This monograph treats the important topic of the epistemology of diagrams in Euclidean geometry. Norman argues that diagrams play a genuine justificatory role in traditional Euclidean arguments, and he aims to account for these roles from a modified Kantian perspective. Norman considers himself a semi-Kantian in the following broad sense: he believes that Kant was right that ostensive constructions are necessary in order to follow traditional Euclidean proofs, but he wants to avoid appealing to Kantian a priori intuition as the (...) epistemological background for these constructions.Norman's main argument is limited to the thesis that certain Euclidean arguments—in particular, that of Proposition 1.32, the internal-angle-sum theorem—require inferences from diagrams. Interestingly, Norman is not committed to the view that these arguments are proofs. This becomes clear only quite late in the book, when he distinguishes argument from proofs, remarking that the argument he has been focusing on is not rigorous, and so is not a proof. Norman does not, however, explicitly classify all Euclidean arguments as non-proofs. His view is that diagrammatic reasoning can in principle feature in rigorous proofs, but he is not committed to the thesis that any particular argument, Euclidean or otherwise, provides an example of this. Rather than proofs in particular, Norman is more interested in the general issue of justification in mathematics.The argument has three components. First, Norman argues against competing accounts of Euclidean arguments such as empiricism, and ‘Leibnizianism’—the view that diagrams play only a heuristic role. Second, he provides a more direct, or positive, argument that the way we actually follow the standard argument for 1.32 does appeal to the diagram. This is an appeal to the phenomenology of following the argument. Third, he articulates and defends his semi-Kantian position against some objections.The book has a very careful and …. (shrink)
In this response to Malt's and Prinz's commentaries, I argue that neo-empiricist hypotheses fail to threaten the argument for the elimination of ‘concept’ because they are unlikely to be true of all concepts, if they are true at all. I also defend the hypothesis that we possess bodies of knowledge retrieved by default from long-term memory, and I argue that prototypes, exemplars, and theories form genuinely distinct concepts.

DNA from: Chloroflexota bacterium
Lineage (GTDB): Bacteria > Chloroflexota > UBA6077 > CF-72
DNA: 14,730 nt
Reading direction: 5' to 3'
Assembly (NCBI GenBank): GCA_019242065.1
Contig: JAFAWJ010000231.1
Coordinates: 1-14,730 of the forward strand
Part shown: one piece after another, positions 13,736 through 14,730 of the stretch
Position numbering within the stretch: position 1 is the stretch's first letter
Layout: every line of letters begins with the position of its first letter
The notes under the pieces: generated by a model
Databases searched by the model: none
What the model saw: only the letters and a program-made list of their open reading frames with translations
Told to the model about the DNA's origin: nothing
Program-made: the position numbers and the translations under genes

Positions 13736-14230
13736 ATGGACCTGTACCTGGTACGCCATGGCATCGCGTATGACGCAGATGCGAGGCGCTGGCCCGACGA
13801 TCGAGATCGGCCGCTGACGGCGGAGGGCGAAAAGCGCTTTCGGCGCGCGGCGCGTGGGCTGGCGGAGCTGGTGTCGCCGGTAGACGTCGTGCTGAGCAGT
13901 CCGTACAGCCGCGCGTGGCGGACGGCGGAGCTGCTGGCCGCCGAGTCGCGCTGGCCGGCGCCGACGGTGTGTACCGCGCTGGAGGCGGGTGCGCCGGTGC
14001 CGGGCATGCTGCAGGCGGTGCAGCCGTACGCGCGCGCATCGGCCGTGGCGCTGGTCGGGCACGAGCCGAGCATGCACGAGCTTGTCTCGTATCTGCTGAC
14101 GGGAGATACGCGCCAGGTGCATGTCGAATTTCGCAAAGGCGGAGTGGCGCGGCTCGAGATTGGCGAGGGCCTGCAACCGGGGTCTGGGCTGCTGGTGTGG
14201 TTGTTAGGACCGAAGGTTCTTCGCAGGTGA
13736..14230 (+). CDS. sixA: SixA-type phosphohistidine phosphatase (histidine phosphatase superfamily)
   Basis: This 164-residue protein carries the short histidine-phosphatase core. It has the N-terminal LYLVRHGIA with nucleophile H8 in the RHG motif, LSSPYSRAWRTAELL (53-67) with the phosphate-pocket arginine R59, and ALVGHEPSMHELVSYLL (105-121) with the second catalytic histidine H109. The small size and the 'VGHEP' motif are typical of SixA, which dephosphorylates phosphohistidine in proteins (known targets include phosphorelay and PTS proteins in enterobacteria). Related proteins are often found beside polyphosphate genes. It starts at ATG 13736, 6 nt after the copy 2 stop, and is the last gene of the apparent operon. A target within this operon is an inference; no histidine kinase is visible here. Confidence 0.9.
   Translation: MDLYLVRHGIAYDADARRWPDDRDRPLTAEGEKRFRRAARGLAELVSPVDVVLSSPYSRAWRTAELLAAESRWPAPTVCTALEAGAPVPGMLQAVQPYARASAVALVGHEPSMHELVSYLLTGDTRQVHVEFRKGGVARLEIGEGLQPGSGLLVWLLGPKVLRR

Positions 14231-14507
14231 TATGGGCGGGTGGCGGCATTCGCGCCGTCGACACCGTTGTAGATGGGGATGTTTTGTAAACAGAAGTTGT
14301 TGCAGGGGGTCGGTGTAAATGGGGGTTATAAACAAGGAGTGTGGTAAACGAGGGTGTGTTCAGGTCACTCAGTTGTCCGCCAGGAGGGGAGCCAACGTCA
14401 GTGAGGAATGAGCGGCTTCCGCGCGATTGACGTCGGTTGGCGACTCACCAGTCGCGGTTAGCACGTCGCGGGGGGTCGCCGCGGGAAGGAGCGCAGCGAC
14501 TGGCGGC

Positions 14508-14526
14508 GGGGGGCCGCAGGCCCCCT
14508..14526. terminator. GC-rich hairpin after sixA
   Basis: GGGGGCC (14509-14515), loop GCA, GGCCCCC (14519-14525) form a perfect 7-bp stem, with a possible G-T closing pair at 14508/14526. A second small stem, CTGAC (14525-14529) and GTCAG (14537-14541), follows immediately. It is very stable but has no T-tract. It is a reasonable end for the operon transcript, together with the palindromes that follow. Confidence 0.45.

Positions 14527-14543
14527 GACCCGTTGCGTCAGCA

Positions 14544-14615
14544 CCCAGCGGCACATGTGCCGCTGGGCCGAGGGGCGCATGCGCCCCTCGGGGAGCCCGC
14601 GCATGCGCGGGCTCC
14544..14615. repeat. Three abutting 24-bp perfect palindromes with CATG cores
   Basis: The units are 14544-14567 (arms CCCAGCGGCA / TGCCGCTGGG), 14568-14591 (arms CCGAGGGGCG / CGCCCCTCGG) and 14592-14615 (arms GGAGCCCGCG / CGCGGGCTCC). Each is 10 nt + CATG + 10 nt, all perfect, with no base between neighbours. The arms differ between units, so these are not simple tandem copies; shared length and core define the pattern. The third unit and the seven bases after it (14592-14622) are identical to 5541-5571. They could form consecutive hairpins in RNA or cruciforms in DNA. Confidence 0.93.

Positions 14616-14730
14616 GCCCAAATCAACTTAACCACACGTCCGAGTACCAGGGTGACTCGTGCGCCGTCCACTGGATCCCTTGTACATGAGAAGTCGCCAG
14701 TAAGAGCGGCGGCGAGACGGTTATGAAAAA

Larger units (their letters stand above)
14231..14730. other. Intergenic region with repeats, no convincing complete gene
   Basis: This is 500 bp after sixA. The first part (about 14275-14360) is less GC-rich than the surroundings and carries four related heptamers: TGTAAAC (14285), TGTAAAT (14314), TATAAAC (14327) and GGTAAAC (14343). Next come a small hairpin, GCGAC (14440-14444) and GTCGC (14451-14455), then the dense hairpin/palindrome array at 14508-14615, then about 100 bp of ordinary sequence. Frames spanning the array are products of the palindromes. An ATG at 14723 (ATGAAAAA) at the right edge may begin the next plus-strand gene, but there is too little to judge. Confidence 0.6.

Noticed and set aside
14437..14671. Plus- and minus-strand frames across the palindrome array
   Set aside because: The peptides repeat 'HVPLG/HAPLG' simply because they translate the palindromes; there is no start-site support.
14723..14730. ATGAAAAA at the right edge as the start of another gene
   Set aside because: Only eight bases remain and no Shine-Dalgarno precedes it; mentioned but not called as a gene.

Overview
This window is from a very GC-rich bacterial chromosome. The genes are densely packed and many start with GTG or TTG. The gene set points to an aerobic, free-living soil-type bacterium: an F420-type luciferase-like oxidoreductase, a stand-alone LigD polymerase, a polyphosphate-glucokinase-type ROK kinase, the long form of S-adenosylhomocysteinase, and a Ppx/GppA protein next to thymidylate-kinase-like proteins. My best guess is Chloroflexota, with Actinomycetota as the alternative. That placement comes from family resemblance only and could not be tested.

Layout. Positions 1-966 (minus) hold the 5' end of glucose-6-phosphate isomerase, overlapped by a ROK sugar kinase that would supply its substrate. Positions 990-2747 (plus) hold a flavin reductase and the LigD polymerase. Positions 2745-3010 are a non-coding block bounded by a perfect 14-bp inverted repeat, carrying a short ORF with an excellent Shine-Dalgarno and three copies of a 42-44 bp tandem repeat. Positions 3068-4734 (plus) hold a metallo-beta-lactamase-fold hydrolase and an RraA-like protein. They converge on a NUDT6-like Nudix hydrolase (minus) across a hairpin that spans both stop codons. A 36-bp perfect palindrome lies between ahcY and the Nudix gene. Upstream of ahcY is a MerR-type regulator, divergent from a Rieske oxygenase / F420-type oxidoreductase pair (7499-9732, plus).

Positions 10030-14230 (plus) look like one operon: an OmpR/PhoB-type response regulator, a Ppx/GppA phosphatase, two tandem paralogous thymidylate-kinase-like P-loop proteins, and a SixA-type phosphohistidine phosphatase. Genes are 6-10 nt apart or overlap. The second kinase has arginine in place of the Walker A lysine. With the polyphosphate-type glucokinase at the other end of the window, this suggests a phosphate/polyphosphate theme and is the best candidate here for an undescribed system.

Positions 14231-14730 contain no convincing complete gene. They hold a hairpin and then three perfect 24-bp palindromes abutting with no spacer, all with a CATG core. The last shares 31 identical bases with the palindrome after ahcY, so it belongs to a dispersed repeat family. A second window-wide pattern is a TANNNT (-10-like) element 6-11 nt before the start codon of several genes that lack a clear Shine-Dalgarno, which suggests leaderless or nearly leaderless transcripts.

The Emotional Construction of Morals is a book about moral judgements – the kinds of mental states we might express by sentences such as, ‘It's bad to flash your neighbors’, or ‘You ought not eat your pets’. There are three basic questions that get addressed: what are the psychological states that constitute such judgements? What kinds of properties do such judgements refer to? And, where do these judgements come from? The first question concerns moral psychology, the second metaethics and the (...) third is best construed as belonging to a domain that has been neglected in analytic value theory: the genealogy of morals. These are all separate branches of ethics, but they are interconnected. The thesis of the book is that moral judgements are emotional attitudes that refer to response-dependent properties, and that these responses have been shaped by cultural history. I call the view Constructive Sentimentalism. The first half of the book deals with sentiments, and the second half with construction. The second half also deals with relativism, because I argue that moral values are constructed differently across cultures and across individuals.Thus described, The Emotional Construction of Morals is a conventional contribution to analytic moral philosophy, taking on some of the core questions in that field and defending positions that have a long philosophical pedigree. Indeed, the theory I defend has roots in Hume and Nietzsche, though it departs from both in various ways. What makes the book somewhat unusual is that it seeks to defend traditional theories by appeal to recent work in psychology, neuroscience, anthropology and related fields. It is an exercise in methodological naturalism and committed to the view that we can answer traditional philosophical questions while treating ethics as a social science. Ethics and naturalism are hard to reconcile because ethics is a normative domain, …. (shrink)